Fashion brands including Universal Standard, RedThread and Unspun are calling for a size-free industry. Their basis: The current size scale is discriminatory and forces women to fit into a box that, often, wasn’t made for them.
“The current system is broken; sizing makes no sense,” said Beth Esponnette, co-founder of denim brand Unspun, which is launching a body scan customization tool via an app next month. “Brands are always trying to reach the maximum number of people, and so they’re catering to the dominant group, and marginalized people are being ignored.”
Esponnette said, based on her studies of anthropometrics, different races skew toward different proportions. However, she called out, women’s sizing in the U.S. is based exclusively on white women’s bodies: The sizes, derived from the body measurements of 15,000 women, were first defined in a report titled “Women’s Measurements for Garment and Pattern Construction,” published by the USDA in 1941.
For fashion companies, restricting sizes to those suited to the majority of shoppers is common, and is a matter of cutting corners and cutting costs. Brands have also been known to base their sizes on the consumer they want to be associated with, evident in luxury brands’ notorious history of distancing themselves from the plus-size market.
Alexandra Waldman, co-founder and creative director of Universal Standard, which makes apparel in sizes 00-40, said much of the problem lies in brands’ reliance on grading measurements up and down to establish their sizes. Modern fashion companies fine-tune the size scale for their brand, based on how their clothing drapes on fit models — who often look like models. They perfect one or two sizes, and go from there.
“Using a mathematical formula is a very fast and established way of doing it, but it’s also very careless,” said Waldman. “The [resulting sizes] actually suit a very small number of people.”
“A lot of brands sacrifice real and true value, based on very old and unsupportable ideas of aesthetics,” said Waldman, in regard to brands’ go-to process of fitting pieces on two professional models, versus a range of “real” women. Universal Standard fits each of its designs to women of each size it sells. “Beauty is not as narrow as we’ve been led to believe, and once you once you understand that, it opens the door to so much more diversity and excellence in design.”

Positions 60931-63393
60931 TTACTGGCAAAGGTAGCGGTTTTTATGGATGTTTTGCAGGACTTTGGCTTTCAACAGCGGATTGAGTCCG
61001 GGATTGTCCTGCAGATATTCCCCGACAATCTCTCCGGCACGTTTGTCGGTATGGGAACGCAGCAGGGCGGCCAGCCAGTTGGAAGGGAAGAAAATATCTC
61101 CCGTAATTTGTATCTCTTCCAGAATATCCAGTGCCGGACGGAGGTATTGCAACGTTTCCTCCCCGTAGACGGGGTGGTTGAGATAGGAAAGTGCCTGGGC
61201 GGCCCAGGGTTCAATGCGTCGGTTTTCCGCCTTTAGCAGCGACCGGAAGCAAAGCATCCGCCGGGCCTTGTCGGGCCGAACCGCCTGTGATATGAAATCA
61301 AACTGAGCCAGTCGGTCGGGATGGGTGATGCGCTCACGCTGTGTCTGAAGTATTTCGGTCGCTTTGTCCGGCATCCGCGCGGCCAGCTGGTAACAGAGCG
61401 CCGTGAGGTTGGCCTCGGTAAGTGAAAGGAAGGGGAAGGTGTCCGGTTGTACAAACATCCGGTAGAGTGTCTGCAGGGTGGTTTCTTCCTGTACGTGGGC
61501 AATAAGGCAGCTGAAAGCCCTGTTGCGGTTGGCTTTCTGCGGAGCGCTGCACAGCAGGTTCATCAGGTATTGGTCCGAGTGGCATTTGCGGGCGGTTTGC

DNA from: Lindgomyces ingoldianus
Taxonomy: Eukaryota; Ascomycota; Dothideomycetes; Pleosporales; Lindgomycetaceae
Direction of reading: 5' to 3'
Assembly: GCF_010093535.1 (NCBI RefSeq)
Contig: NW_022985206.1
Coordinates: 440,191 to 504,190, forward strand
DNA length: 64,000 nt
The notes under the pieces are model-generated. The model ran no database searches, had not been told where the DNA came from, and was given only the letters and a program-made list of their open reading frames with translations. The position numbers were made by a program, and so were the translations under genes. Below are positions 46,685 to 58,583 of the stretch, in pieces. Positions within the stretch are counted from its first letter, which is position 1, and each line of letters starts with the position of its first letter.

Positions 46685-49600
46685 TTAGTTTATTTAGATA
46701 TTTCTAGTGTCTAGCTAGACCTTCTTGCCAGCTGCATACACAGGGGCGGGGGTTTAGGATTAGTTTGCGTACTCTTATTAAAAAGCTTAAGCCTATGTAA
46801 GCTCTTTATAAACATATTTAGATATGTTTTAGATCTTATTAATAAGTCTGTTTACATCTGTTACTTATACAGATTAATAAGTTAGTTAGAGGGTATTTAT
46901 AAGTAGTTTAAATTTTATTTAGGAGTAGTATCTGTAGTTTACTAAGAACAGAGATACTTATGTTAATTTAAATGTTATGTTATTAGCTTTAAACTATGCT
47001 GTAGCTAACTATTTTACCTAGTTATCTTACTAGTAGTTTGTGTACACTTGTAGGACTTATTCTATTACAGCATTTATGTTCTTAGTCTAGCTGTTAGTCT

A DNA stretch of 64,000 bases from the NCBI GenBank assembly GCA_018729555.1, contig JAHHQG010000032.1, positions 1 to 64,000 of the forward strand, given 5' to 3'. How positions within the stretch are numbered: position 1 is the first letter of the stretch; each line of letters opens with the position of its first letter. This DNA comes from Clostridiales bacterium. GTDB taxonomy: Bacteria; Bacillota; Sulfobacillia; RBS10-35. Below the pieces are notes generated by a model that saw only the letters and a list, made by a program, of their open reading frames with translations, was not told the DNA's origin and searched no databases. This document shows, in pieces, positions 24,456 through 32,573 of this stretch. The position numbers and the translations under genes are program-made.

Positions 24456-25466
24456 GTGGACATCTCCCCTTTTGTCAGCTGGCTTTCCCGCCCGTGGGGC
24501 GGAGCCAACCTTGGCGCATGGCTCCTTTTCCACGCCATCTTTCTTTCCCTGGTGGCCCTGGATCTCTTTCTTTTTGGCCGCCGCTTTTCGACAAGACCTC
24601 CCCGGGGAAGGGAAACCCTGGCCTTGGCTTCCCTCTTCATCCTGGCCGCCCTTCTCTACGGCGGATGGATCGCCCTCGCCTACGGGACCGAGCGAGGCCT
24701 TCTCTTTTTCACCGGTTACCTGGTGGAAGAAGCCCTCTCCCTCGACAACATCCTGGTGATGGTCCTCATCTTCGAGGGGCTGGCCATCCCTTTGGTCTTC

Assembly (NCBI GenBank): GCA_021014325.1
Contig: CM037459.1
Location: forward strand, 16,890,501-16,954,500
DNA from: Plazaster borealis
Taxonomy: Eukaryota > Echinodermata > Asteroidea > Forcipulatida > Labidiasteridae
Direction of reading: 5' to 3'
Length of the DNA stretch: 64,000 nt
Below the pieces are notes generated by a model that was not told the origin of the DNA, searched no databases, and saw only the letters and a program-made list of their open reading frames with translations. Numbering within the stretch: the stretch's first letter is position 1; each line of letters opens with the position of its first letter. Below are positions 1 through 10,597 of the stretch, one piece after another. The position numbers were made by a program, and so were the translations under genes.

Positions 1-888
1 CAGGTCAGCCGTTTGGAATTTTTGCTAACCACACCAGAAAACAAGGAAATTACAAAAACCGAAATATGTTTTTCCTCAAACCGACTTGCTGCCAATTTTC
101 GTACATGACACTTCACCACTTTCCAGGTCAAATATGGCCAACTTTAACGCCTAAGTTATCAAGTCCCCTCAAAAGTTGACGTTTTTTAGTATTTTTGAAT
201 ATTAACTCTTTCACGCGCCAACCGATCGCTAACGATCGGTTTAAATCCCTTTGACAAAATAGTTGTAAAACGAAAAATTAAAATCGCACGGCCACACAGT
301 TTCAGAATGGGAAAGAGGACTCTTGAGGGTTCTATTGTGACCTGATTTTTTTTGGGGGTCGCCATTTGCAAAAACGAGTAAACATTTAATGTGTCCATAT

Waldman said agencies’ fit model rosters are slowly becoming more diverse, and it’s up to designers and brands to get it up to par. As the demand rises, so will the supply, she said.
Monique Morin, a designer who consults for brands and has a 3-year-old namesake lingerie company, said using a diverse array of fit models is expensive, which is a “risk” for a young brand: Agencies charge $300 per hour, and typically, only two pieces can be fitted in an hour. But it’s worth it, as getting the size right fuels customer loyalty and minimizes returns. Her return rate is “basically zero,” she said. She works with a diverse lineup of models in six sizes, and she’s working toward adding “curvy” options to each size to broaden the potential customer base.
For women, shopping clothes is often a compromise of choosing the best fit, rather than the perfect. And all founders interviewed for this story said women feel flawed if they can’t find a size that works for their body; they see it as a personal issue versus an industry issue.
Megan Litchfield, CEO and co-founder of 18-month-old custom fashion brand RedThread, said her company’s survey of hundreds of women found that 90% could not find pants that fit them off the rack. RedThread’s sales have doubled or tripled every month since launch, she said, and its return rate is less than 5%.
According to Litchfield, custom, on-demand fashion is the solution to the sizing problem and the future of the industry. The one-time barriers to wearing custom-fit clothing — namely, that the measuring process is complicated, the process is time-consuming and it’s expensive — are being eliminated. (RedThread pants are $128 and ship in 1-2 weeks.) She expects that, as more custom brands come to market, more people will demand their level of sustainability and the fit they offer. Eventually, everyone will have their measurements on their smartphone Wallet, for easy access when placing custom orders, she said.
“Until now, there’s been an overproduction of these sizes,” she said. “It’s not helping the world, and it’s not helping women.”
Esponnette said Unspun’s plan is to become a platform, offering its scanning technology to more brands. It’s already working with H&M on a custom denim launch for its Weekday brand, scheduled for September.
For brands not yet ready to tackle custom, Esponnette recommended digitizing the fit process, a practice that’s been catching on in recent years. “They can work with hundreds of models in a database and make adjustments from there,” she said. “There’s no reason to base a size range on a couple models.”